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April 26th, 2012 | categorizilation: all categories,China,Post-2008,Trip Ideas

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I happen to be in Vancouver, Canada, right now. I’m off back home to Japan tomorrow on a flight at the ungodly hour of 6am, but in my short time here I managed to meet none other than Mr. Aaron Enevoldsen. Aaron is well known as a protagonist in the www.longtreksonskatedeks.com sagas.

Mr. Aaron Enevoldsen with a stringed instrument in Vancouver, Canada

In any case, we got chatting about the www.longtreksonskatedecks.com trips (through South America in 2009, and across Morocco in 2010). As we talked, I found that I feel kind of sorry for Aaron. Happy that he got two awesome trips, but sorry that both were on such awful surfaces. Bad surfaces can be good in a bad way, and bad in a good way. Good in that they cleanse the soul by the ravaging fire of mental and physical exhaustion. Bad in that  they punish the soul by the ravaging fire of mental and physical exhaustion. But when I told him that China was essentially 5,000km of the smoothest black-top in the world, he looked surprised. And it got me thinking again of the one skate trip which, if the cards were all lining up right, I would jump at the chance to do.

That trip is, to me, the holy grail of distance skateboarding: A Crossing of the Tibetan Plateau (map below).


The route from Lhasa to Xining, via China National Highway 109, is 1,922km, according to Google Maps. Anywhere else in the world, one could expect to cover this distance on a longboard in around 6-8 weeks max. The following points, however, would make things very challenging.

  1. Tibet Travel Permit: For foreigners to travel in Tibet officially, you need a permit, pre-planned itinerary, a guide, and a driver (even if you’d be travelling by human power) – see this recent Lonely Planet forum post. This would be the biggest issue for this trip to go ahead (although being fined and kicked out of Tibet would make a fun story).
  2. The Altitude: For this trip, you’d probably want to start in Lhasa and end in Xining. The reason is simple; Lhasa’s altitude is 3,600m, and Xining is at 2,200m. Sure, there are a few 4,000m+, and even one 5,000m+ high passes in the middle, but at least you know you’re going down more than up. In other words, you’re starting at a very high altitude. That’s not the ideal way to start a journey. Altitude = thin air, thin air = very physically taxing. In fact, thinking about it, perhaps it would be worth starting in Xining, simply due to the fact that doing it that way would allow for gradual acclimatization as you’re skating. Either way, the consistent high altitude would be gloriously challenging.
  3. Distances Between Services: Most distances between towns are between 80km and 120km. Not too terrible, but a headwind and a solid uphill day would mean carrying two days food and possibly water.

For all the challenges, the smooth roads (some short sections of unpaved road have been reported), amazing views, and the sheer sense of accomplishment, would surely make it worth while.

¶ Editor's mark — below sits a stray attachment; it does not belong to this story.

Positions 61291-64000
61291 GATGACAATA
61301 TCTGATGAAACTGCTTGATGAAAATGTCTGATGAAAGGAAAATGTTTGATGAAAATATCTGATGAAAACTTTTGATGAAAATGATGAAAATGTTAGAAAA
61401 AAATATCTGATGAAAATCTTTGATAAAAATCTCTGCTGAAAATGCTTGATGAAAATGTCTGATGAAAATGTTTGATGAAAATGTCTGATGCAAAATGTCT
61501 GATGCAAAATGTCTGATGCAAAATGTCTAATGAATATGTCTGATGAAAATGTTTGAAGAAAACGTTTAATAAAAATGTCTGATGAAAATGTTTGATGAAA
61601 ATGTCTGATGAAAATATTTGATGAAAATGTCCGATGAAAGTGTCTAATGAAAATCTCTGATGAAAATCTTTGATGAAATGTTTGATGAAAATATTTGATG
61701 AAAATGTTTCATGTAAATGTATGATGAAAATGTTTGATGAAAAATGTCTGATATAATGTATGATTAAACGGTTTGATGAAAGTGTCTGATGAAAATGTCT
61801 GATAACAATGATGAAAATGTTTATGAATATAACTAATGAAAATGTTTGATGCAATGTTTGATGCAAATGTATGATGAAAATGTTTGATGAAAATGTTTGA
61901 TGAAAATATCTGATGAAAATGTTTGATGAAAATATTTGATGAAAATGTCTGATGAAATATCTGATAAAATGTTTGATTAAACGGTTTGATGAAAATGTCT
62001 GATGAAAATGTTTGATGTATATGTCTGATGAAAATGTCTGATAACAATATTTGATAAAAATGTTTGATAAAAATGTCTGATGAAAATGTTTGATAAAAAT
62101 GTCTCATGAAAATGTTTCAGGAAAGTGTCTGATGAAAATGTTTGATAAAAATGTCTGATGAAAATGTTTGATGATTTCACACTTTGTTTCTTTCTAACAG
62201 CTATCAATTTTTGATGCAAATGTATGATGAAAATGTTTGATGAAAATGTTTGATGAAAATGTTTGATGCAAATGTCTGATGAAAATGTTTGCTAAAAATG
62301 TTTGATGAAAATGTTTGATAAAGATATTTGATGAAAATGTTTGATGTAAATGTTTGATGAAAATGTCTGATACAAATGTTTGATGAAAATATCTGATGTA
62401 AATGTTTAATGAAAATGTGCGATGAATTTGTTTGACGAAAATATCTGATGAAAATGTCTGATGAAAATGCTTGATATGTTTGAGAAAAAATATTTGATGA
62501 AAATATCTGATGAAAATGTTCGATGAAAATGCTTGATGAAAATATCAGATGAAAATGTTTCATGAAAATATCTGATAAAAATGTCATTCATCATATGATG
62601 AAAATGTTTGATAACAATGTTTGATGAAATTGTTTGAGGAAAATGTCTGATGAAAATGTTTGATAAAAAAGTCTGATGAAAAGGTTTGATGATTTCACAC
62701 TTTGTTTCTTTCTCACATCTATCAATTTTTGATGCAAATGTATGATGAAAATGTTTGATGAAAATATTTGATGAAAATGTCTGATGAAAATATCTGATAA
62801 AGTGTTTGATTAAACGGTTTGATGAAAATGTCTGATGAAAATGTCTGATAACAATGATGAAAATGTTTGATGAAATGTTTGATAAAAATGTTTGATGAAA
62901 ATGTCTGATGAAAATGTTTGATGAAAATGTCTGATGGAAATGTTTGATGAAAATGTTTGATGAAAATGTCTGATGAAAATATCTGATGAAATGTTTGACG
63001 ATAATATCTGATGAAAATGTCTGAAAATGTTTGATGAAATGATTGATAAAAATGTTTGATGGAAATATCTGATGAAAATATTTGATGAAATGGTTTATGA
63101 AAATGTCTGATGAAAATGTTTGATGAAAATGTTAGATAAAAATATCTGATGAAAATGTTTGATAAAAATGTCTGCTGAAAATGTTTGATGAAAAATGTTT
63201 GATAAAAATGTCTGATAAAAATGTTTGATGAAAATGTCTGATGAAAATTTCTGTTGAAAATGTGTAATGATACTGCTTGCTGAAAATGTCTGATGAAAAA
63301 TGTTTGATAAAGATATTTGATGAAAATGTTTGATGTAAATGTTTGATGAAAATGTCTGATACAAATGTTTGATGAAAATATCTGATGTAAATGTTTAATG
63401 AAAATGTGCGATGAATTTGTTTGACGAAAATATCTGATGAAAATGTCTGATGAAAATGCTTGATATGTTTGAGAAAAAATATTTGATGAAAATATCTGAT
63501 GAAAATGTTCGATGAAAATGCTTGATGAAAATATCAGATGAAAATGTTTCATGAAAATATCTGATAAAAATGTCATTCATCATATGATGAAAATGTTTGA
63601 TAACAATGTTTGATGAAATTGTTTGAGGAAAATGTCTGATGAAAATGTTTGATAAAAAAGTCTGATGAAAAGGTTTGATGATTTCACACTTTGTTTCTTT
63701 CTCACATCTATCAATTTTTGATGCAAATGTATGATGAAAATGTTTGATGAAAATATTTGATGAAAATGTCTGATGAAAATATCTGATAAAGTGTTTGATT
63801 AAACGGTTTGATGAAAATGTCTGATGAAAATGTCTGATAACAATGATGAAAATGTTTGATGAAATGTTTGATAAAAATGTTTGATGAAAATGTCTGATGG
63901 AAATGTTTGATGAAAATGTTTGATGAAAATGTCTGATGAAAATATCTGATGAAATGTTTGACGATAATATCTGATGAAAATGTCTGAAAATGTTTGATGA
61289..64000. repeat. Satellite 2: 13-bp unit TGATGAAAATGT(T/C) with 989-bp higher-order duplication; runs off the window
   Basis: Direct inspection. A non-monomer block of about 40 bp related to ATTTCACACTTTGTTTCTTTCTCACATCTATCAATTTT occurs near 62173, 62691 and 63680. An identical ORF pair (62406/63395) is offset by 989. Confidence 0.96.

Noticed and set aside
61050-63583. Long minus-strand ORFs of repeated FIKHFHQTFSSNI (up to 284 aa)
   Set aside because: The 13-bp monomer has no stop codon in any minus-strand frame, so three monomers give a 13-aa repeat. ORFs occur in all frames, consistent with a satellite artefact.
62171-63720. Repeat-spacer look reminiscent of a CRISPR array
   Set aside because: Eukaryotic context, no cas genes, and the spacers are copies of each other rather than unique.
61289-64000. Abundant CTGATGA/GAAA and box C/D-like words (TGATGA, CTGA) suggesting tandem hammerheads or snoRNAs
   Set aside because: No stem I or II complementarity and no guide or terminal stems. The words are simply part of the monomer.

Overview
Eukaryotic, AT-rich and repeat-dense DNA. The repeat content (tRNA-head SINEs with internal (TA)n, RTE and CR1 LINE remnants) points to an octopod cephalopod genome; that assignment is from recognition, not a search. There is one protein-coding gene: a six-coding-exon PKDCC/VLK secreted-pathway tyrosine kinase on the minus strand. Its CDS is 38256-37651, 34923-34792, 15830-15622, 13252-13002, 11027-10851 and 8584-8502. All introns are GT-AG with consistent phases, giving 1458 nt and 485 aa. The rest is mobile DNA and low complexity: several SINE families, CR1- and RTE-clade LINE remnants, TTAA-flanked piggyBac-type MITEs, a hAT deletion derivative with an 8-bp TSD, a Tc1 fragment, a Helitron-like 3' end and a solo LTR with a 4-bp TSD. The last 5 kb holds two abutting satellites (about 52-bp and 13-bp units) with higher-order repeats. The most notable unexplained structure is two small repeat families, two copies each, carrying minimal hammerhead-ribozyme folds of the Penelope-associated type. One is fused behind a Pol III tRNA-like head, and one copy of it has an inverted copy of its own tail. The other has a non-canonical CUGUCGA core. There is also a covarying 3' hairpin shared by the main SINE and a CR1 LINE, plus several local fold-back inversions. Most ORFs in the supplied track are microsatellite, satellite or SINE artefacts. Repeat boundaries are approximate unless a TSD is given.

Here are some recent cyclists’ accounts of the route (both traveled Xining – Lhasa):


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    Permanent Link     Comments (10)

Comment by Paul kent — April 26, 2012 @ 4:41 pm | post a comment

I wanted to run a few ideas by you rob. We should chat.

Comment by Marija — April 27, 2012 @ 2:14 am | post a comment

Yeap there is smoooth road…. Did it a while ago (2006)… But have no idea about permit & solo traveling these days. Would love to hear some updates on that topic. Also for west & east Tibet.. Happy traveling.

Comment by Steve — April 27, 2012 @ 1:07 pm | post a comment

I think it’s a fantastic idea! You might want to read this guy’s blog, he went through in 2011 on a bike.


Comment by Chuck (longboard Tramp) — May 18, 2012 @ 1:50 pm | post a comment

Hey Rob! find ur story totally exciting and inspirational. I think I’m interested in beating your record.

Comment by Rob Thomson — May 26, 2012 @ 11:54 am | post a comment

Definitely! Go for it! Instructions here: http://14degrees.org/en/?page_id=715

Comment by Rob Thomson — May 26, 2012 @ 11:55 am | post a comment

Thanks for that Steve. Looks pretty hardcore!

Comment by Rob Thomson — May 26, 2012 @ 11:55 am | post a comment

Yeah, the whole permit thing is a real pain.

Comment by Chuck (Longboard Tramp) — September 17, 2012 @ 1:00 pm | post a comment

Hey Rob, just wondering how you went at getting sponsors? I have one 1300 mile skate under my belt. I been researching my next Trip to beat yours and I wanted to see about how you got sponsors.

Comment by Rob Thomson — September 24, 2012 @ 7:33 am | post a comment

Hi Chuck, thanks for the question. When I started my trip, I had no sponsors. I was about half way though when I started to approach people. That said, I think the best thing is to create a short portfolio explaining what you are planning to do, and then send it to people you’d like to work with (or would like to have working with you) on the journey. Something like a 2-page PDF document with the who, where, when, how, why, and what of your planned journey.

As for breaking the record, you’ve seen my page about that here? http://14degrees.org/en/?page_id=715

Also, you may be interested to know that there’s a Brazilian guy, Marcelo, who has skated over 16,000km around South America. I’m not sure where he is at in terms of applying to Guinness, but he’s probably someone to keep an eye on (or at least follow on Facebook; he’s a great guy!): https://www.facebook.com/marcelopedalverde

Comment by Chuck (Longboard Tramp) — September 24, 2012 @ 11:25 am | post a comment

Thanks Rob! I’ll def. Do that and check this guy out I appreciate your help.

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